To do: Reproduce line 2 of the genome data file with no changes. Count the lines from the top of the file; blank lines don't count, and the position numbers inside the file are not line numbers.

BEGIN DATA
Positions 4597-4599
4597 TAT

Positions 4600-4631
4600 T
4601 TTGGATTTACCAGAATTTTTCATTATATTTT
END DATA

4597 TAT